With oil prices near record highs and more companies concerned about carbon footprints, many investors see these signs as opportunities to invest in green exchange traded funds (ETFs). Even if some of the newer companies devoted to environmentally-friendly energy sources fail, many experts believe this sector is here to stay and will only increase, reports Daniel McGinn for Newsweek.
In fact, in sectors such as solar energy and biofuels, payrolls are increasing so fast that it’s difficult for researchers to keep track. Some experts believe the clean-tech sector could produce 50,000 new jobs by 2010. The performance of alternative energy ETFs seems to back up the growing popularity and interest in green energy, as the funds are up across the board year-to-date:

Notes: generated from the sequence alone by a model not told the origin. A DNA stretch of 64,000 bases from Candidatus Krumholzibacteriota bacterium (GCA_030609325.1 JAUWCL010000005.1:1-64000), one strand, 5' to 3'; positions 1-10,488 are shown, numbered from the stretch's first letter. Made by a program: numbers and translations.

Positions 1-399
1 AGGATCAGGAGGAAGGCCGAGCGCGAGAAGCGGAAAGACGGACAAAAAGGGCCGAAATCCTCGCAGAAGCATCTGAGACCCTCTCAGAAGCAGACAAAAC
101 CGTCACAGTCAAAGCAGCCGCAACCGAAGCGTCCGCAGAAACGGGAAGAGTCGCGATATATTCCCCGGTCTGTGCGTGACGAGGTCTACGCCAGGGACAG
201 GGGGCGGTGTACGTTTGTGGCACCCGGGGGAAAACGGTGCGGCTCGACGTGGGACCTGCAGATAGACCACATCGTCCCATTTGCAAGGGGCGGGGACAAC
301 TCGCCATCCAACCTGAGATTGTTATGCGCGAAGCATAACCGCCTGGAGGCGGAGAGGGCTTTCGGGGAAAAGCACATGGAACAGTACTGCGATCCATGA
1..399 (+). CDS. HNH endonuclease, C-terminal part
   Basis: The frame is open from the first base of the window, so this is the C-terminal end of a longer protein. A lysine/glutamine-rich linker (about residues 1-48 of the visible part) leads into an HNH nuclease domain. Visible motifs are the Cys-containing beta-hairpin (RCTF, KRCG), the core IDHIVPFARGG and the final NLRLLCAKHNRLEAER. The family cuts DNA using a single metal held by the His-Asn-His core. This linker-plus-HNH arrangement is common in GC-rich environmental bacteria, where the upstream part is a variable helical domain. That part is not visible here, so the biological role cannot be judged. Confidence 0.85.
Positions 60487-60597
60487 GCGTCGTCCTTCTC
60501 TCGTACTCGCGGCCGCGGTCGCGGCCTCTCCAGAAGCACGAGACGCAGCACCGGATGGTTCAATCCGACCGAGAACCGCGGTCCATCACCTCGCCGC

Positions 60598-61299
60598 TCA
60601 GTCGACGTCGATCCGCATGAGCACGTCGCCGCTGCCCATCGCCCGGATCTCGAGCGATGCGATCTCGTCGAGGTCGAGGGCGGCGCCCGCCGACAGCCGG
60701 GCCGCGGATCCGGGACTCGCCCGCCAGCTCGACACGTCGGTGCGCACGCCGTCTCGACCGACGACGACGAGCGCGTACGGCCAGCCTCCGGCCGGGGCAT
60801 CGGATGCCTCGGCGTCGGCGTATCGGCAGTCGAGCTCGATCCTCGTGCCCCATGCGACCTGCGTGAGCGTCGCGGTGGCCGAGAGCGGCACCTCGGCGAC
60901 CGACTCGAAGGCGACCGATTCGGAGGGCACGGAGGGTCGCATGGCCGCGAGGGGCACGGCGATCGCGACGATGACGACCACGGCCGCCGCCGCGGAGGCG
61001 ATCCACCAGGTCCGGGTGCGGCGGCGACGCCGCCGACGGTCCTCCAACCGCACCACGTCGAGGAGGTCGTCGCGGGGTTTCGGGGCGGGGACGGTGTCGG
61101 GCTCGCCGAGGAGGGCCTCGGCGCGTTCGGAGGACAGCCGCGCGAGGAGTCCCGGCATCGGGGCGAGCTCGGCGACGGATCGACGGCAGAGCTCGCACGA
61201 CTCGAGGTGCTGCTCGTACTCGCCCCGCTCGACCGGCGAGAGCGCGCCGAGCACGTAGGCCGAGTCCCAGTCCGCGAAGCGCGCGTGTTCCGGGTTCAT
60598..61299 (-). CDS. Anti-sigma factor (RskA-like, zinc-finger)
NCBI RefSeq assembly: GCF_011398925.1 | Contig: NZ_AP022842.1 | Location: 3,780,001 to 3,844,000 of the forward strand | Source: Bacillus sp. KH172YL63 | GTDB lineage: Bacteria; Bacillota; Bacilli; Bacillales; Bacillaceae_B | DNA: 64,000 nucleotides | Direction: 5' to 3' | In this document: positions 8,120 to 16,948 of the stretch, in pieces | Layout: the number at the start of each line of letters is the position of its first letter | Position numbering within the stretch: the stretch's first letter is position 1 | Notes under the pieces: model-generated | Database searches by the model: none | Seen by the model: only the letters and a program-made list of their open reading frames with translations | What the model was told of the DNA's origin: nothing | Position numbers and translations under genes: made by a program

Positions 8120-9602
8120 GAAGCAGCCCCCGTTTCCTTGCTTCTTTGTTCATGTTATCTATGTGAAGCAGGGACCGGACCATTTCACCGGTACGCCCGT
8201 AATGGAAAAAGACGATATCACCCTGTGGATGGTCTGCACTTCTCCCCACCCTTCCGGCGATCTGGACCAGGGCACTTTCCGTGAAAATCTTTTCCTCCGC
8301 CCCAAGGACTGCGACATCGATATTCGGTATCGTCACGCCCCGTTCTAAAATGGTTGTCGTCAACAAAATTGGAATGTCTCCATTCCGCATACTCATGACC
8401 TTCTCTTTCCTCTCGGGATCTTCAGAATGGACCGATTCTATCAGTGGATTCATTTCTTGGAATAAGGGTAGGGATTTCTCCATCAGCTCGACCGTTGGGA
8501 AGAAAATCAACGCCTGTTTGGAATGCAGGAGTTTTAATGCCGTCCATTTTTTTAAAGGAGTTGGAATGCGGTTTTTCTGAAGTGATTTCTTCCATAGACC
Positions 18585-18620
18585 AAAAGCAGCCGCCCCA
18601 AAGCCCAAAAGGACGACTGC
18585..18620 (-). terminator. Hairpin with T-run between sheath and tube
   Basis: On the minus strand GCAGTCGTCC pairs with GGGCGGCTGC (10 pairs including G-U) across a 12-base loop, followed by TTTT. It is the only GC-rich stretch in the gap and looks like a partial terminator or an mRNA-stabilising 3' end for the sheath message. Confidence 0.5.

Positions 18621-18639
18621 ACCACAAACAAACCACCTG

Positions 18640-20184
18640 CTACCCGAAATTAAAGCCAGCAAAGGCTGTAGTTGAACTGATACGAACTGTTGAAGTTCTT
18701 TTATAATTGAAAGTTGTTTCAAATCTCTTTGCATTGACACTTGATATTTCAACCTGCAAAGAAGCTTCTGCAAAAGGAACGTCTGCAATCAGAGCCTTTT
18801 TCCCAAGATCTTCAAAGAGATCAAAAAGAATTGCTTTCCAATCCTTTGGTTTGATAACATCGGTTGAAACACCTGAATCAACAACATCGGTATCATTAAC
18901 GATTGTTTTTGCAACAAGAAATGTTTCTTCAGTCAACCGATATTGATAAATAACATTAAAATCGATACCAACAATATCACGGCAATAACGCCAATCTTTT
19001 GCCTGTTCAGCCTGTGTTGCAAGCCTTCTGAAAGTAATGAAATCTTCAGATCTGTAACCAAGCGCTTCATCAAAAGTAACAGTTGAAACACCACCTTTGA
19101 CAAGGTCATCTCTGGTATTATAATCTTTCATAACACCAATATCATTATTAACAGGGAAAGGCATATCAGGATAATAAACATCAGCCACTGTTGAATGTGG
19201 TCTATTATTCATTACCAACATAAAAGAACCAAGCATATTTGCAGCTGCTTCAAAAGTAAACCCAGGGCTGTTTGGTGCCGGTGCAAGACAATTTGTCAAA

- PowerShares WilderHill Clean Energy Portfolio (PBW) – up 33.4%
- PowerShares Cleantech (PZD) – up 30.4%
- Market Vectors Environmental Services ETF (EVX) – up 23.2%
Claymore/LGA Green ETF (GRN) – up 7.4%
- PowerShares WilderHill Progressive Energy (PUW) – up 16.2%
- Market Vectors Global Alternative Energy ETF (GEX) – up 11.5% for the last three months, having launched in May
- PowerShares Global Clean Energy (PBD) – up 11.1% for the last three months, having launched in June
- First Trust NASDAQ Clean Edge U.S. Liquid ETF (QCLN) – up 6.6% for the last three months, having launched in February
- Market Vectors Nuclear Energy ETF (NLR) – up 5.4% for the month, having launched in August
The opinions and forecasts expressed herein are solely those of Tom Lydon, and may not actually come to pass. Mr. Lydon serves as an independent trustee of certain mutual funds and ETFs that are managed by Guggenheim Investments; however, any opinions or forecasts expressed herein are solely those of Mr. Lydon and not those of Guggenheim Funds, Guggenheim Investments, Guggenheim Specialized Products, LLC or any of their affiliates. Information on this site should not be used or construed as an offer to sell, a solicitation of an offer to buy, or a recommendation for any product.